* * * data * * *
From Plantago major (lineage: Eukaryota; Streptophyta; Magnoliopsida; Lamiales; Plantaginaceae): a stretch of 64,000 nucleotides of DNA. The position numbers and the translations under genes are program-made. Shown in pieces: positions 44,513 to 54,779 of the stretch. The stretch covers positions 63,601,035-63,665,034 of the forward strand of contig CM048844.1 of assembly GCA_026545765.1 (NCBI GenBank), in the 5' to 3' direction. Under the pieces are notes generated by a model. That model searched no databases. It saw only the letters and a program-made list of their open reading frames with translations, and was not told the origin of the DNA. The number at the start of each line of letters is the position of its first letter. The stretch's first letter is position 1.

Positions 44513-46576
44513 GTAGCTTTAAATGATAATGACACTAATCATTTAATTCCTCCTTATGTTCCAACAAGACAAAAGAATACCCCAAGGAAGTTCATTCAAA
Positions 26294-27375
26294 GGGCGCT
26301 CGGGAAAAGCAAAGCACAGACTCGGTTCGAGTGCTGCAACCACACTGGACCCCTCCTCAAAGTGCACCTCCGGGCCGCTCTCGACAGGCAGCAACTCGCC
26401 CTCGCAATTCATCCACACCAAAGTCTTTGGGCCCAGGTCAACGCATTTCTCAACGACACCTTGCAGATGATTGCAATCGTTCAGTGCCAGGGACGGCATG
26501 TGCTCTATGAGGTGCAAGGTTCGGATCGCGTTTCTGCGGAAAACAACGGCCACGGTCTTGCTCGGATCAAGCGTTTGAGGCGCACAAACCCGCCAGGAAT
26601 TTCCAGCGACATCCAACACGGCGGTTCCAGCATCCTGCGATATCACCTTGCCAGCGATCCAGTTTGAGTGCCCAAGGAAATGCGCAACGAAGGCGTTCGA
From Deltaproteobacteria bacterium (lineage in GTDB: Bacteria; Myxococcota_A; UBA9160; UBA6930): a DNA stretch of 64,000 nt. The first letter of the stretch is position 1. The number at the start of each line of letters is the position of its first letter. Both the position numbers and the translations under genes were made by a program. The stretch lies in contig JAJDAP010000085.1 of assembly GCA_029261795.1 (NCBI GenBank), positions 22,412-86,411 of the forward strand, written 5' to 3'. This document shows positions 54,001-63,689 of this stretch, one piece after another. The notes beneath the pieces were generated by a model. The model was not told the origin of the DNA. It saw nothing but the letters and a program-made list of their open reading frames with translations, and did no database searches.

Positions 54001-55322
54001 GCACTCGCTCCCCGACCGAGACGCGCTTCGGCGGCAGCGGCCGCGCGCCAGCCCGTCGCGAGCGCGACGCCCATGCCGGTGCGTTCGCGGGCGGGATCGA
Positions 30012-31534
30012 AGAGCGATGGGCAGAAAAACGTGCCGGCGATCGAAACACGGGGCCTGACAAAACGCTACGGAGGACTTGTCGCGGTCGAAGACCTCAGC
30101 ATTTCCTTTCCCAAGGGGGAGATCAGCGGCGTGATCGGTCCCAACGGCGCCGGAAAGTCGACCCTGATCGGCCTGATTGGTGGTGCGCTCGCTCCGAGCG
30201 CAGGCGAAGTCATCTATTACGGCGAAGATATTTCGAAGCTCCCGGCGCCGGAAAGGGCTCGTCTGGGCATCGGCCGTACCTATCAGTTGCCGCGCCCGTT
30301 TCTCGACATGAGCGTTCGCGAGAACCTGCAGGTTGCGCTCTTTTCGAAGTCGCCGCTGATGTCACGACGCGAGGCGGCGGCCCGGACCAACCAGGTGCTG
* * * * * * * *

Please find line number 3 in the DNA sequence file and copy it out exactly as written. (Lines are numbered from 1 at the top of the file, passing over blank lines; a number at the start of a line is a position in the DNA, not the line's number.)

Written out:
44513 GTAGCTTTAAATGATAATGACACTAATCATTTAATTCCTCCTTATGTTCCAACAAGACAAAAGAATACCCCAAGGAAGTTCATTCAAA